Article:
It’s important to amplify voices that are not being heard, to break down stereotypes. I’m really into community cohesion. Sometimes when we don’t understand each other, that’s when stereotypes exist and division can take place. The more we break barriers, we see that there are so much more similarities than differences, and differences should be celebrated. A vibrant society is one that consists of people with different views, different walks of life, different tastes.

Your song’s style and genre stand out in this year’s lineup. What is your sound inspired by?

As an artist, you try to create art that reflects you, but humans are so multi-layered. I’m so many things. I’m Portuguese; I was raised in Portugal. But I’m of Mozambican descent and I was born in Africa. I’m a rapper and my parents were singers. I’m a refugee, and now I live in the U.K. On “Too Much Sauce,” I start the first verse in English, which is the language I’m most comfortable expressing myself in. But then I wanted to touch on the fact that I am Portuguese. So the second verse is in Portuguese. God-willing, if this were to win and even go to Eurovision, I want people to know, “he raps in English and Portuguese.”

I’m really inspired by Afrobeats. There’s hip-hop elements, afrobeats elements, it’s like an amalgamation of musical genres. In terms of musicians, there are so many to mention. From old-school rappers Common, Mos Def, Talib Kweli to Kendrick Lamar and J. Cole. Equally, I love the new wave of Afrobeats, reggae, and more traditional Afro-Portuguese music. I love old-school artists such as Bonga, and I also love Fela Kuti, Bob Marley, Michael Jackson. If the music is good, I appreciate it!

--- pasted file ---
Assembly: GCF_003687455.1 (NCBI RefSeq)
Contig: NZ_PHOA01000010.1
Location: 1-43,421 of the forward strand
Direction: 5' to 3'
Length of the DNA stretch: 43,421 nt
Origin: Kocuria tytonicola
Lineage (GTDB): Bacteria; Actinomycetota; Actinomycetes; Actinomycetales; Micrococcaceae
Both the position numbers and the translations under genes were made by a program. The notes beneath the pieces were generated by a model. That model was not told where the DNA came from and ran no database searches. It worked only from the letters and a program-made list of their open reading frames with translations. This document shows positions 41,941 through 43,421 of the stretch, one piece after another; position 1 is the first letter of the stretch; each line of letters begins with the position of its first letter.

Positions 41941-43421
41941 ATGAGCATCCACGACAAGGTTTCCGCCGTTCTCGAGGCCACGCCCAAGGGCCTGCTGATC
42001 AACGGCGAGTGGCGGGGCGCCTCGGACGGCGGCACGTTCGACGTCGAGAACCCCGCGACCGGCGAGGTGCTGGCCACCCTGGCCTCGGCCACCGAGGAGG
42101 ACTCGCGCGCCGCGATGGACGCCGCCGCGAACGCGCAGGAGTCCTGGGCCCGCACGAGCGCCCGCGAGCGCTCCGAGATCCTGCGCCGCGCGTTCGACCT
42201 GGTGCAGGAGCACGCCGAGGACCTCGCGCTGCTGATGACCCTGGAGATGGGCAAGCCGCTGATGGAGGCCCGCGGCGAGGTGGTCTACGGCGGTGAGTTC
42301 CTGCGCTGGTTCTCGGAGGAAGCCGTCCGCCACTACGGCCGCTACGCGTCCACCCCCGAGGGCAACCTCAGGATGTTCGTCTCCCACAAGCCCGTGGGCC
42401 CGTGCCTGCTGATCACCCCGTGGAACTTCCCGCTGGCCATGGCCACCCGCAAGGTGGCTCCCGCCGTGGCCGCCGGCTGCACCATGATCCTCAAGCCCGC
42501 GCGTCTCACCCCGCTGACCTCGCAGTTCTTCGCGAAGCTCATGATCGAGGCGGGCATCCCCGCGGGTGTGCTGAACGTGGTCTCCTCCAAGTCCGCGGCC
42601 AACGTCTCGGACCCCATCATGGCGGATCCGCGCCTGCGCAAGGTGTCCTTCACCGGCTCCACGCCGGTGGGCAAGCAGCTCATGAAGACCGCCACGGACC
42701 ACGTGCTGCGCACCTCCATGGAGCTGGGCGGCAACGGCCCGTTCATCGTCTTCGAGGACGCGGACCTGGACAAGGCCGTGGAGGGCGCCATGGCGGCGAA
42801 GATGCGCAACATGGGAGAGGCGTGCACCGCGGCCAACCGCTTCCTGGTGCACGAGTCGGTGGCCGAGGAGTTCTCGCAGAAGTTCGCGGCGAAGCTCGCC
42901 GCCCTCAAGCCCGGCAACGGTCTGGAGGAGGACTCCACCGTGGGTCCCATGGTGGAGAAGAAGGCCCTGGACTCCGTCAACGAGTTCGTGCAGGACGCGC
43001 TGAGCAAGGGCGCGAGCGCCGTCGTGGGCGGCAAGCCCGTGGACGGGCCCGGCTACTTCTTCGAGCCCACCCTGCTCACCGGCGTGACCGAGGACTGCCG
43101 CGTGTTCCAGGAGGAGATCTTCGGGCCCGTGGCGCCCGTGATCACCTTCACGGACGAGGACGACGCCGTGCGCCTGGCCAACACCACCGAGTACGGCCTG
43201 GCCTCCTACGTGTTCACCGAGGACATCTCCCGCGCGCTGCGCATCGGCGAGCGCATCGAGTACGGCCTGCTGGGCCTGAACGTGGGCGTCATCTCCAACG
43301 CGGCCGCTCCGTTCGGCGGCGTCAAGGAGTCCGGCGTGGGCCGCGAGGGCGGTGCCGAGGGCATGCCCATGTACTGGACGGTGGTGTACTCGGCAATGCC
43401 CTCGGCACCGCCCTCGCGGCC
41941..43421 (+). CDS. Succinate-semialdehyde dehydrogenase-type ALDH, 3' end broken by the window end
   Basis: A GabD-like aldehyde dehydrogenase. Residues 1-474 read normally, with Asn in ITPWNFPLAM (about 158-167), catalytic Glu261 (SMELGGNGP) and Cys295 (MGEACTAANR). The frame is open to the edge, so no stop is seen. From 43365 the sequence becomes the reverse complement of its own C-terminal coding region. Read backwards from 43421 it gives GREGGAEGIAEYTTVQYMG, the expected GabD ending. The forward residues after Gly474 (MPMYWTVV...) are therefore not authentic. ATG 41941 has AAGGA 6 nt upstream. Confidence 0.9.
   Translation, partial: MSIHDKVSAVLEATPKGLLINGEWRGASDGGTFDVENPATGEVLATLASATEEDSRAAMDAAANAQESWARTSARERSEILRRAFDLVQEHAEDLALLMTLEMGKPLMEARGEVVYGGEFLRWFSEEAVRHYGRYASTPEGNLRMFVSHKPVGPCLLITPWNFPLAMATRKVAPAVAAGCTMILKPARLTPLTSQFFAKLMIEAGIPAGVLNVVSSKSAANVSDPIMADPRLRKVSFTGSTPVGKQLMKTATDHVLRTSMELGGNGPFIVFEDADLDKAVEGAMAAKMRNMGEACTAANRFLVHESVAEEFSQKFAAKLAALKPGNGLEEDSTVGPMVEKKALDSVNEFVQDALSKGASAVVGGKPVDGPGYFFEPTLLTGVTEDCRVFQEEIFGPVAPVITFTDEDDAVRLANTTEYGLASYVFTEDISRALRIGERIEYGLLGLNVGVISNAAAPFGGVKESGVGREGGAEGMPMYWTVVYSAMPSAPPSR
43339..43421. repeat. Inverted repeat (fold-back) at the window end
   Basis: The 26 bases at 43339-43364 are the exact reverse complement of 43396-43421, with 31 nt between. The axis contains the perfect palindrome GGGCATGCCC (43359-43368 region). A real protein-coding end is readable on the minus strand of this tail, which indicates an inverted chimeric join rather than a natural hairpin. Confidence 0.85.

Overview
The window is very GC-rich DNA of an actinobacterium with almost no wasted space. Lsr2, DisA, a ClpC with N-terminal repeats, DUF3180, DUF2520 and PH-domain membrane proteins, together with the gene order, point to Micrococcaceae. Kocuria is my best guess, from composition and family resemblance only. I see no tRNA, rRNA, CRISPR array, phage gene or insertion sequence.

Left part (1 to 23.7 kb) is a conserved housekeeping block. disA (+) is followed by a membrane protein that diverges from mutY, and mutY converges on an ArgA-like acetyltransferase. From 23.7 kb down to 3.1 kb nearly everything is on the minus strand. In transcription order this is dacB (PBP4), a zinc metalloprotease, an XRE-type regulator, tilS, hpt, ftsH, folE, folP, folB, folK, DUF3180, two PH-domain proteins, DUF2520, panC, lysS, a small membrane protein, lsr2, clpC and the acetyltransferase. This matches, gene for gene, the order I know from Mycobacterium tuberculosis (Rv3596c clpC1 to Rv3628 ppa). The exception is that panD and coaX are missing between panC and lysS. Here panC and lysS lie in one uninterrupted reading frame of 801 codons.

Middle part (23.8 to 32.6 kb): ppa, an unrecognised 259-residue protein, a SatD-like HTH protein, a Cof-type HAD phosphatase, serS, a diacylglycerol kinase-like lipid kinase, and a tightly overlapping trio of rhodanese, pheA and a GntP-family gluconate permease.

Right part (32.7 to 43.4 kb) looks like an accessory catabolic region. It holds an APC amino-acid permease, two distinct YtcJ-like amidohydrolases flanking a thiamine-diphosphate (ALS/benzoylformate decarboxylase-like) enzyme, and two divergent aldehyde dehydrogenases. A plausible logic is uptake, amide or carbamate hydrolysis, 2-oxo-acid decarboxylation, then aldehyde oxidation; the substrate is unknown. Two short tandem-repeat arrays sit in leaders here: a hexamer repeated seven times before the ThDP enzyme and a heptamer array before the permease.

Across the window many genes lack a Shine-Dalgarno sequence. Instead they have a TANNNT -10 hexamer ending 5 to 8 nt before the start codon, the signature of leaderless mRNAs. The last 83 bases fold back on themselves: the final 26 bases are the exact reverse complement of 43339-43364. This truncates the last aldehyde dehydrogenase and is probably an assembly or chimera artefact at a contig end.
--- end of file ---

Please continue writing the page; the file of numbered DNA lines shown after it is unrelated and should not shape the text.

Last year, we got to see a hip-hop song win Eurovision, and a rock song the year before. How do you feel about the diversity of genres represented in the contest?

A lot of times, you associate Eurovision with a specific sound or tempo, which is absolutely cool, but the musical diversity that exists is not always reflected in spaces like Eurovision. I was really happy to see Pongo in Festival da Canção, and even in Eurovision, you’re starting to see more diversity. I think that’s really, really important. Whether I win or not, for me to be present is important, especially for future artists and emerging musicians who feel that maybe their music wouldn’t be understood or received well at Festival da Canção. The more we are able to push boundaries, the more it becomes open for every genre of music.

How do you spend your time when you’re not making music?

I love traveling. I come from a family of chefs and my wife is an amazing cook, so I love tasting new food. I love meeting new people, exploring new places. I like to be immersed in a whole culture — the food, the arts, everything. I love watching film, spending time with my plants and in nature, and reading.

What’s on your travel bucket list?

I’ve had the honor of visiting many places. There are many places I’d still like to travel to. I’d love to visit Ethopia, especially older cities like Lalibela. I’d love to go to Brazil and Jamaica.

What other plans do you have coming up this year outside of Festival da Canção?

I’m headlining a show at a venue in Lisbon called Musicbox on March 9. I’m also going to be shooting a brand new video for “Too Much Sauce” while I’m in Portugal. I’m so excited, we’ve got a whole bunch of talented dancers. It’s really a lot of fun to work with such talented creatives. I’m working on some tours in Europe, Dubai and Mozambique. I’ve only done one show there, so we’re hoping to arrange a full tour. I left there as a child when I was 2 years old and I’ve returned as an adult, but haven’t had the opportunity to properly tour as an artist, so I would love that.

Lastly, I’m working on an EP that should come out this year!

What message would you like to share with fans?

Keep radiating your beautiful light, have faith in yourself. Sometimes, what we believe and how we view things is what’s manifested, so if you think the world is rubbish and everyone’s a bad person, that’s all your subconscious mind will see. Now, more than ever, is a good time for us to come together.

Are #YOU team MoYah for Portugal? Let us know on social media @ESCUnited, on our discord, or on our forum page. Stay connected with MoYah on Instagram and Spotify.